If the results hold, Sadr, a strident critic of the United States who commands a militia that fought USA troops during the occupation of Iraq, could be in pole position to determine Iraq's next leader.
Each Sadr and the chief of the ex-combatant Conquest Alliance, Hadi al-Ameri, have pitched themselves as trying to sweep clear Iraqi politics.
In a televised address Monday afternoon, Abadi hailed the "winning lists" and called on all sides to "respect the results", after calls for a recount in the multi-ethnic province of Kirkuk. Sadr's nationalist alliance, Saeroun, as the front-runner, and Sadr himself as expected kingmaker.
Several senior political figures had previously told AFP that preliminary results put Abadi in the lead, on course to scoop 60 of the 329 parliament seats up for grabs.
Abadi - who came to power as ISIS swept across Iraq in 2014 - has been a consensus figure who balanced off the U.S. and Iran.
That means it is entirely possible that Sadr could pick the next Iraqi government by deciding which political party to form a coalition with.
BAGHDAD The surprisingly strong showing of a ticket backed by maverick cleric Moqtada al-Sadr in Iraqi elections over the weekend will force US officials to recalculate how best to proceed in the region at an especially sensitive moment.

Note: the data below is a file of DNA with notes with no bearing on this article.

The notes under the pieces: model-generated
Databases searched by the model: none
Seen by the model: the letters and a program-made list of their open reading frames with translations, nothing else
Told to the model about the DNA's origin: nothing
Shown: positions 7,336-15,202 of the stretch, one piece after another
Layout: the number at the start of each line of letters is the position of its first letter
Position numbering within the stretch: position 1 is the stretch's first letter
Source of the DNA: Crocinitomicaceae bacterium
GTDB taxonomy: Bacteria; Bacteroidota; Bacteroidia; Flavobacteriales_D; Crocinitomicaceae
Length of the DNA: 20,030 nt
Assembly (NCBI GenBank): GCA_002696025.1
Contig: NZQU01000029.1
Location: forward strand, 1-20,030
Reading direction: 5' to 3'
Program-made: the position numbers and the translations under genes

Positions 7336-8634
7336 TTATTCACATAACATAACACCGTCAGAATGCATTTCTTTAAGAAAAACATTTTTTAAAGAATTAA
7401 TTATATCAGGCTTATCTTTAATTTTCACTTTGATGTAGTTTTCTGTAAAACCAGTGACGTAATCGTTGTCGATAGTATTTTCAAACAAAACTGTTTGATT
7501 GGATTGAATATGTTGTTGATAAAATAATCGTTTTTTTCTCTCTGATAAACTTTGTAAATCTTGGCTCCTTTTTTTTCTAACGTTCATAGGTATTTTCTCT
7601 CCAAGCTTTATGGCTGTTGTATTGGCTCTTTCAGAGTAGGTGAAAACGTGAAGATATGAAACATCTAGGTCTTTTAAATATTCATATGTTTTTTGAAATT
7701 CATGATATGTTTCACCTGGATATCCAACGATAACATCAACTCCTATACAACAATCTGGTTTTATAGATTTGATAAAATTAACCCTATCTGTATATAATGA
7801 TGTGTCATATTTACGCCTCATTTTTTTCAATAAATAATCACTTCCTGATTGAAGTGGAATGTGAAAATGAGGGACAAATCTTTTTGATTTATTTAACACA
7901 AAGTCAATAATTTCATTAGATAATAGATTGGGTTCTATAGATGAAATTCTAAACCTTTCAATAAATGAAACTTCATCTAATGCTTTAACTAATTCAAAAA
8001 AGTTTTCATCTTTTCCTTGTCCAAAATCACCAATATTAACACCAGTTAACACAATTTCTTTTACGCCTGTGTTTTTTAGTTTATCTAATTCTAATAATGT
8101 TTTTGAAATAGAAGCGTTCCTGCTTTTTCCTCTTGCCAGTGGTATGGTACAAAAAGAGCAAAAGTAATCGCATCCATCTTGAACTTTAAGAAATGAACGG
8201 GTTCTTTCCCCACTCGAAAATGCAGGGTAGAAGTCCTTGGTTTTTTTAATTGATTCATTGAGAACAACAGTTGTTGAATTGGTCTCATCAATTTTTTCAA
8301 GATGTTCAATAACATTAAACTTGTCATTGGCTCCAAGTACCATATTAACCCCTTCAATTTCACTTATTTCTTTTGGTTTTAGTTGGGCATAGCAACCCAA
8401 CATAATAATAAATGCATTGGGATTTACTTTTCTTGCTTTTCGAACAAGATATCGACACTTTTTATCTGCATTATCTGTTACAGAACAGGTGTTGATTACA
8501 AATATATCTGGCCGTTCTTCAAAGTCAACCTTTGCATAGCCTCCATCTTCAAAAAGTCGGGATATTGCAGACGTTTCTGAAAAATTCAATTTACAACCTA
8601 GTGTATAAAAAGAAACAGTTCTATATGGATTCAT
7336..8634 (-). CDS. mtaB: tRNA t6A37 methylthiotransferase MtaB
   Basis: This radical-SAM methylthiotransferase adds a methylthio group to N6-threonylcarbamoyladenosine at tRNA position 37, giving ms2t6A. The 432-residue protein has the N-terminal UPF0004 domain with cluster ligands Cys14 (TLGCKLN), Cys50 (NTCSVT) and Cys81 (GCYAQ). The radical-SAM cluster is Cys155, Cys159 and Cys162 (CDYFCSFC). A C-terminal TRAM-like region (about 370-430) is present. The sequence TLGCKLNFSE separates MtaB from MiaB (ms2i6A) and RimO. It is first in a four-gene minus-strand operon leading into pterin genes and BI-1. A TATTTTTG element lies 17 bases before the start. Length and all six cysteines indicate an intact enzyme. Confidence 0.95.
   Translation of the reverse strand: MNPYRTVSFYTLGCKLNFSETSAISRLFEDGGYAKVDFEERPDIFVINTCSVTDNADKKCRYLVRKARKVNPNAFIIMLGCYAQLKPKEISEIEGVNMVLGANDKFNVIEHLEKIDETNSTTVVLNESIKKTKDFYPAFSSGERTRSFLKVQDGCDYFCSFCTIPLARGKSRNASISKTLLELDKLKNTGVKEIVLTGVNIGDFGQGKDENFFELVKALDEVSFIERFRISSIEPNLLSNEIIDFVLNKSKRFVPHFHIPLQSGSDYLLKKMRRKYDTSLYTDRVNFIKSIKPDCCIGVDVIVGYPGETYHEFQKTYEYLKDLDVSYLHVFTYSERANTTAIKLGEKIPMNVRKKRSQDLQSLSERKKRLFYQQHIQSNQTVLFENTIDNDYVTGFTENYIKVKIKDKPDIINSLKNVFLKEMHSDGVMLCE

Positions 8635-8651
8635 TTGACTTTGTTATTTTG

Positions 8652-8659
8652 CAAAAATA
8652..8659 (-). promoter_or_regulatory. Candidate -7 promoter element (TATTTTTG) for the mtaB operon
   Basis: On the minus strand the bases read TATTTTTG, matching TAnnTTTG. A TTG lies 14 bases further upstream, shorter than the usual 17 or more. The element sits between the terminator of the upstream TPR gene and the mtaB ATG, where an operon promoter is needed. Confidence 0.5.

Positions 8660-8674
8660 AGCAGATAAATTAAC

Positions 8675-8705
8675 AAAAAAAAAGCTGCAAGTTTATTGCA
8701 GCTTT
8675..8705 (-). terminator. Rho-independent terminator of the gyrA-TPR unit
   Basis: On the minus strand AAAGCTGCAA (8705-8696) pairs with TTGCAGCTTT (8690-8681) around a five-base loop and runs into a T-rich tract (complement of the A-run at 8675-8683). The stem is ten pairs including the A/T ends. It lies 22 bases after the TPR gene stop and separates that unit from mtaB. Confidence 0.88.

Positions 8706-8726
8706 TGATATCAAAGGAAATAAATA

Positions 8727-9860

The vote got here with tensions surging between the US and Iran after Washington's withdrawal from the 2015 nuclear deal, sparking fears of a destabilising energy wrestle over Iraq.
Initial results indicate that the Sairoon coalition won between 54 and 56 out of 328 parliamentary seats, followed by the Al-Fatih bloc (between 40 and 44 seats) and the Al-Nasr bloc (between 40 and 42 seats), according to a source at Iraq's official electoral commission.
After the announcement that the Marching Towards Reform was ahead in Baghdad, supporters took the streets in the capital to celebrate a win.
Crowds of primarily younger folks waved flags and photos of the populist nationalist cleric Sadr whereas fireworks fired off into the evening sky.
More than 24 million Iraqis were eligible to vote in the elections, the fourth national election since the fall of Saddam Hussein and his dictatorial regime in 2003.
Zeid al-Zamili, 33, described the vote as "a victory over the corrupt" and a "new chapter for the Iraqi folks". "We support a fair and transparent process", he said. His supporters celebrated in Baghdad.
"Today we finally have hope", said local Ghassan Matar.
Over two million folks stay internally displaced throughout the nation and IS - whereas weakened - nonetheless has the aptitude to launch lethal assaults.